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From the Pressbox: Notes to close out basketball season

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There's no denying the hit that Kentucky's interior defense took when Nerlens Noel was lost for the season to a knee injury, but there was an impact on the offensive end, too.

For the season, UK averaged 37 points "in the paint" per game and the Wildcats were 13-0 in games in which they scored at least 40. But over the final five games, UK averaged a little more than 30 points in the paint. And during that same stretch, Kentucky had trouble hitting the perimeter shots, too, making fewer than 25 percent of its 3-point attempts.

Here are some other interesting statistical notes from this past season:

  • The Robert Morris loss marked just the second time in Calipari's four years that Kentucky lost a game in which it hit better than 50 percent of its field-goal attempts;
  • The Cats were just 2-9 in games in which they failed to crack the 70-point barrier;
  • Calipari's teams, historically, have won games in which they didn't shoot well but this year's squad was only 1-6 in games with when its shooting percentage was 40 percent or worse (the victory over Florida was the exception);
  • UK has won 50 of the last 51 games in which it led or was tied at halftime. This year's team was 19-1, with the lone blemish coming at Alabama, when the Cats let a nine-point lead slip away.

Bracket postmortem with Lunardi

ESPN Bracketologist Joe Lunardi had a good year, correctly forecasting every at-large team that made the NCAA Tournament field. 

One of the many factors he has to consider in projecting what the selection committee will do involves analyzing a team's RPI. But Lunardi says he'd like to see the committee incorporate more of the metrics measuring things like offensive and defensive efficiency.

"I would include more of them than the RPI. I think they all measure different things and the things measured are things of value, if taken correctly. You have to spot the outliers," Lunardi said on "The Leach Report" radio show. 

If Lunardi had the proverbial magic wand and could change something about the selection process, what would it be?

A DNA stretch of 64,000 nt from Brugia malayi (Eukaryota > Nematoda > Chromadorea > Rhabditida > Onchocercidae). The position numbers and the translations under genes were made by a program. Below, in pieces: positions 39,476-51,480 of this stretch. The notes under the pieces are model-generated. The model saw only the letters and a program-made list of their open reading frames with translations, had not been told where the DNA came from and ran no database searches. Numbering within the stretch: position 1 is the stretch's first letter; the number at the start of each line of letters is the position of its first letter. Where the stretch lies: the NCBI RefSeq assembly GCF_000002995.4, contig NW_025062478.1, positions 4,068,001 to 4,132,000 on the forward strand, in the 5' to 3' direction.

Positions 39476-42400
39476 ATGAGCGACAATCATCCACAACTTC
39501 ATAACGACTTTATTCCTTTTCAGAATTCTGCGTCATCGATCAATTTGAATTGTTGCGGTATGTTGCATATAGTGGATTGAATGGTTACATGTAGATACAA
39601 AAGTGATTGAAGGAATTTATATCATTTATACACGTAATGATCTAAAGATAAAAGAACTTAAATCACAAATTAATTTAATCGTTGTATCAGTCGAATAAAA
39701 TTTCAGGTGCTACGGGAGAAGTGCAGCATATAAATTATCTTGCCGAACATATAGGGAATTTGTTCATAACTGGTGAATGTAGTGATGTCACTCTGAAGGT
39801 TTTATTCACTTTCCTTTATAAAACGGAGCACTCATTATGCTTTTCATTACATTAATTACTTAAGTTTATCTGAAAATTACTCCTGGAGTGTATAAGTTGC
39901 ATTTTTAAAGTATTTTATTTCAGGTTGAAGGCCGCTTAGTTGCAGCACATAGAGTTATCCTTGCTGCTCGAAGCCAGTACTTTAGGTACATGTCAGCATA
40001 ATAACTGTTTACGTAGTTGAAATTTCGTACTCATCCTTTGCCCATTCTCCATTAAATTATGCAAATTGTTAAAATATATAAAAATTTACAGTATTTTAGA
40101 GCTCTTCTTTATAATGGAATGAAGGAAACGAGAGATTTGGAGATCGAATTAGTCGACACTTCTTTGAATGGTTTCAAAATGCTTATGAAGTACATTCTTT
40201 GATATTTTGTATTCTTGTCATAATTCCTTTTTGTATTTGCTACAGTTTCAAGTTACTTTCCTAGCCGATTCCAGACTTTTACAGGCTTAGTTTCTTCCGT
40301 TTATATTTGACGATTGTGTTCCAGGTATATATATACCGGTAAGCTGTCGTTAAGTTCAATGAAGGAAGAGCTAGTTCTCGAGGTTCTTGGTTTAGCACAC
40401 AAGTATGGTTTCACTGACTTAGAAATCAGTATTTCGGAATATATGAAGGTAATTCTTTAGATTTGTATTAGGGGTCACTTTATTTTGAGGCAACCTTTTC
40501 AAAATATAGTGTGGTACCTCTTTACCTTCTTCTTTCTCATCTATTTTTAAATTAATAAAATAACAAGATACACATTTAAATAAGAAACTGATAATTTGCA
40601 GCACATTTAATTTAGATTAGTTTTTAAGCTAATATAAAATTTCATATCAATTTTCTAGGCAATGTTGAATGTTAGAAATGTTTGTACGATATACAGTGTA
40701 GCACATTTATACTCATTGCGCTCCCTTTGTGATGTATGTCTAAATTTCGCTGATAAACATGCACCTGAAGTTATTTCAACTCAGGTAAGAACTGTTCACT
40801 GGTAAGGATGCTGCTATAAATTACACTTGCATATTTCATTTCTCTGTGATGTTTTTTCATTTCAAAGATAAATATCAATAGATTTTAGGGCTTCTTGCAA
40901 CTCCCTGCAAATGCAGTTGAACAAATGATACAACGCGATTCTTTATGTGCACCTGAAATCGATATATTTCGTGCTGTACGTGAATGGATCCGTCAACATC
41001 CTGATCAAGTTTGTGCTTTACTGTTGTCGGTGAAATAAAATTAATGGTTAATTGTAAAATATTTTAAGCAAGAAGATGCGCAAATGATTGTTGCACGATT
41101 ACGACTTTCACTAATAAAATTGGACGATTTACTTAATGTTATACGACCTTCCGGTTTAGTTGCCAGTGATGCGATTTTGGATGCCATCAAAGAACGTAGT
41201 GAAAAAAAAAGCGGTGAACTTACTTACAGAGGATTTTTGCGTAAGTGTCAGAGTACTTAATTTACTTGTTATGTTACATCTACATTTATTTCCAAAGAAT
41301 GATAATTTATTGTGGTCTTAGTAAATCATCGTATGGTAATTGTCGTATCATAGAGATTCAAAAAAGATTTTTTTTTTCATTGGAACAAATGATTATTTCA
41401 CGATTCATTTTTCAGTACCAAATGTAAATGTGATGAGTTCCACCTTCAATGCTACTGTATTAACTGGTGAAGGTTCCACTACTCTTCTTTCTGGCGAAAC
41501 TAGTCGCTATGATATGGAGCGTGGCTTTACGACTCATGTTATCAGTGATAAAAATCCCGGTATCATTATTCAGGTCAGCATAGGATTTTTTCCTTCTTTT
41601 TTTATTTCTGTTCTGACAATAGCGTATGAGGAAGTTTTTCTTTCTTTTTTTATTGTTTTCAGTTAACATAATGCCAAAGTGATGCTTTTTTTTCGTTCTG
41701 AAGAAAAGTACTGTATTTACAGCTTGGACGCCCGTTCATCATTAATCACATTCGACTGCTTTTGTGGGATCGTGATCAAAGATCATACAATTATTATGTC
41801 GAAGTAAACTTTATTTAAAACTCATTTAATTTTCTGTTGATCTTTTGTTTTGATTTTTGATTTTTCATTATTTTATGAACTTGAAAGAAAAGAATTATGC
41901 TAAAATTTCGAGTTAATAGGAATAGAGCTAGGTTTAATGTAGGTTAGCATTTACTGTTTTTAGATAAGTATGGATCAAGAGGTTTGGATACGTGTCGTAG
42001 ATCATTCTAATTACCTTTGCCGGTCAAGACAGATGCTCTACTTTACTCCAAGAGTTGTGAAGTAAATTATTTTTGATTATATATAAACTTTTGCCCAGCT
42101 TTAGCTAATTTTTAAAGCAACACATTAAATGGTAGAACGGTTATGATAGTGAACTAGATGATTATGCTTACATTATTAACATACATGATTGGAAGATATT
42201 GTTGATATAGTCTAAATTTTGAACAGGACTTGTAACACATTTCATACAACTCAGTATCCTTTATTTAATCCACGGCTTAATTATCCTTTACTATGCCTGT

"I would pass this rule without discussion: To be tournament-eligible, you would have to at least .500 in your league, as a way of making the conference season and the conference tournaments a little more important. If you are 7-9 in your league and you count conference tournament games if you make the conference final and lose so you are 9-9 or 10-10, you are back to being tournament eligible. It would add a tremendous amount to those Thursday and Friday games between the teams that finished down on the standings and I think history shows it would open up one or two spots a year in the at-large pool for the Drexel's who win 29 games and get excluded," Lunardi said, referring to last year's Drexel example. "History shows that time after time, teams that have won a lot from high quality non-BCS leagues almost always perform better in the tournament than what I would call the middling majors from the bigger leagues. Twenty seven or 28 wins in those leagues is pretty good and we forget that winning begets winning."

Recruiting analyst Telep on point guards

With all of the talk about the point-guard position for Kentucky this season, it brought to mind a quote from veteran recruiting analyst Dave Telep of ESPN.com:

"When I go and watch a guy and people describe him to me when I watch a guard and they use the word "combo" a red flag goes up," Telep said on "The Leach Report" show. "To me, a point guard has to have complete command of the team and they generally can showcase that ability. It's not quantifiable but you can see it with your eyes and you ask the question, 'Does he have the respect of his teammates, does he have command of his team and is he an orchestrator of the offense?' "

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